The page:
First solo U.S. West Coast exhibition for Turin, Italy-based artist + first exhibit fully conceived under the direction of MCASB’s new Chief Curator Abaseh Mirvali.
“It was important that I begin my tenure at MCASB by providing a platform for an artist whose work while conceptually impeccable, so poignantly examines the human condition. I wanted to honor what moved me and share her work with the community here,” says Abaseh Mirvali, MCASB’s recently appointed Executive Director and Chief Curator.
Opening on Tuesday, February 12 (with a public reception from 6-8 p.m.) is Museum of Contemporary Art Santa Barbara’s (MCASB) newest contemporary art exhibition, a solo show featuring works spanning Artist Lara Favaretto‘s more than 20-year career. Presented in collaboration with Rennie Collection, Vancouver, Canada, this exhibition marks Favaretto’s solo U.S. West Coast institutional debut, as well as the first show initiated under the direction of Mirvali.
On view through April 28, the exhibition’s execution reflects many of the core values that Mirvali has brought to MCASB after a well-established career in the global arts circuit. “I have been following Rennie Collection for man years now since we share a similar artistic philosophy as well as social responsibility,” says Mirvali.
According to statement from MCASB, “Throughout Favaretto’s work, the artist incorporates found materials. Trash may be recycled, while lost and discarded items are re-purposed. Her installations and sculptures often show the artist’s interest for the past, the forgotten, the disregarded. Yet, Favaretto’s overall oeuvre also questions why certain objects survive over others, contemplating their legitimacy in relation to the forgotten, while exposing their inevitable destiny: wear, corrosion, erosion, and breakage. Favaretto could be regarded as the continuation of a series of 20th-century artists whose major concern was questioning the meaning of art, sometimes through play and dark humor.”
“… (Favaretto’s) artistic production—however colored by notes of Abstract Art, Arte Povera, Kinetic Art, Land Art, or Minimal Art—is composed of aspects that in addition to questioning the intellectual status of a piece of art, are also interrelated to our humaneness. Her work is ephemeral, transient, spontaneous, unpredictable, changing, and even vulnerable, like us,” says Mirvali.
The exhibition will be shown across four different exhibition sites, including:
- MCASB’s main space, showing Favaretto’s installation Coppie Semplici (Simple Couples), comprised of moving car wash brushes that alternate between high-speed mechanical rotations and stagnation. Removed from their original context, the brushes spin aimlessly as they deteriorate over time. Also on exhibit in the Museum’s main space will be a work from Favaretto’s ongoing series of collected suitcases, Lost & Found. After obtaining a forgotten suitcase—found at state-run auctions of lost and found items from the Italian railway system, flea-markets, and dumps—Favaretto combines the existing contents with new, unknown items, then locks the case and throws the key away, never allowing the contents to be revealed.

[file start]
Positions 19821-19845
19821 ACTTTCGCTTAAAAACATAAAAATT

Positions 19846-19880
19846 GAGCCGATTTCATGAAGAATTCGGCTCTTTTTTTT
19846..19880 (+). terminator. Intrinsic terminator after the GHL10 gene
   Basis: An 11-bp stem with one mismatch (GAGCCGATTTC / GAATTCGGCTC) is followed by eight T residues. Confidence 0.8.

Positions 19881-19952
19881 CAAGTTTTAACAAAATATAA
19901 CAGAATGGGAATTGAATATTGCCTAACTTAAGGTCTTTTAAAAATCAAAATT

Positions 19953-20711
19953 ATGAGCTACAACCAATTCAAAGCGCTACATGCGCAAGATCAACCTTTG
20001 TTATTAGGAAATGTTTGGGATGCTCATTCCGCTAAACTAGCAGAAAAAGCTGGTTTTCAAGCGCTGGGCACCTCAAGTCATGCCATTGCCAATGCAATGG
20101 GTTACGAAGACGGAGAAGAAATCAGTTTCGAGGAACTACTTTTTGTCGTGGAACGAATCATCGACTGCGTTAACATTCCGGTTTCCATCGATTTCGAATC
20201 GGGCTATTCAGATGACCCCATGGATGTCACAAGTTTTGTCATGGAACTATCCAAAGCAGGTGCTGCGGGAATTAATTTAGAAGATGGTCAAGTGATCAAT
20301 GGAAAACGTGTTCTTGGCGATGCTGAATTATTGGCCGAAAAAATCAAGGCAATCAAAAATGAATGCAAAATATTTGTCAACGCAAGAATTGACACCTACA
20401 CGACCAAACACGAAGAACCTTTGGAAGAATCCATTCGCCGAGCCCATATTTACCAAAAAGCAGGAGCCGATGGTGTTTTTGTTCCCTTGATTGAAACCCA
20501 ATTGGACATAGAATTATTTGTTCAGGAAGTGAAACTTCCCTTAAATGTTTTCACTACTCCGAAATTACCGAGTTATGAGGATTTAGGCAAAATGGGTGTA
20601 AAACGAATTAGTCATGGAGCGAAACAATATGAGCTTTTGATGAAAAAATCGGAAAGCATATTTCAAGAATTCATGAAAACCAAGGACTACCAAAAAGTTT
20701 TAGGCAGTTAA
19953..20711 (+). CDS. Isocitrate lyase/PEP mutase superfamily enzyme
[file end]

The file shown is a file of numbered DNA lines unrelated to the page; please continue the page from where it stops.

On view in a downtown storefront (907 State St.) from Feb. 12-Apr. 28 is Tutti giù per terra (We All Fall Down), one installation of a number of works by Favaretto that follow a consistent form: sealed rooms within rooms containing industrial fans that flush tons (literally) of confetti around the space progressively. Through its materiality—or lack of it—this piece embraces a plethora of dichotomies which speak to our human condition and exemplify our binary nature: perpetuity/impermanence, noise/silence, creation/destruction, growth/decay.
- The Glass Box Gallery at UCSB will have two concrete works from Rennie Collection on view from Feb. 13-22 opening a dialogue between activity and passivity, movement and stasis, anger and boredom. Fisting and Boring are part of a series in which Favaretto uses her body to imprint a particular action in a block of recently-poured concrete. As intended by the artist, over time the blocks are subject to wear from exposure to sunlight and air. The title of each work—always a human action—captures the individual state of mind or gesture that has been performed by Favaretto. Glass Box Gallery is the UCSB Art Department’s student-run exhibition space in Building 534 (Space 1328).
In the Santa Barbara Funk Zone district, Favaretto will place a glossy plaque reading “Defense D’entrer,” or “Do Not Enter,” at the Museum’s future location (35 Anacapa St.), forbidding visitors to pass over the plaque. By restricting the entrance to the land, the artist raises questions regarding private property and the need to safeguard an empty lot. MCASB will announce future events to take place there over the duration of the exhibition.
Favaretto’s work has been featured in solo exhibitions at Kunsthalle Mainz, Mainz, Germany (2018); Nottingham Contemporary, Nottingham, UK (2017); Rennie Collection, Vancouver, Canada (2015); MoMA PS1, New York, USA (2012); Sharjah Art Foundation, Sharjah, UAE (2012); Castello di Rivoli Museum of Contemporary Art, Turin, Italy (2005); and the Gallery of Modern and Contemporary Art, Bergamo, Italy (2002). Group exhibitions include Hammer Museum, Los Angeles, USA (2018); Walker Art Center, Minneapolis, USA (2017); Liverpool Biennial, Liverpool, UK (2016); Schirn Kunsthalle, Frankfurt, Germany (2014); Palais de Tokyo, Paris, France (2006); Museum of Contemporary Art, Los Angeles, USA (2005); and the Venetian Pavilion, 51st Venice Biennale, Italy (2005).
Museum of Contemporary Art Santa Barbara is located at 653 Paseo Nuevo. For more information, visit mcasantabarbara.org.
Originally published in Santa Barbara Seasons on February 7, 2019.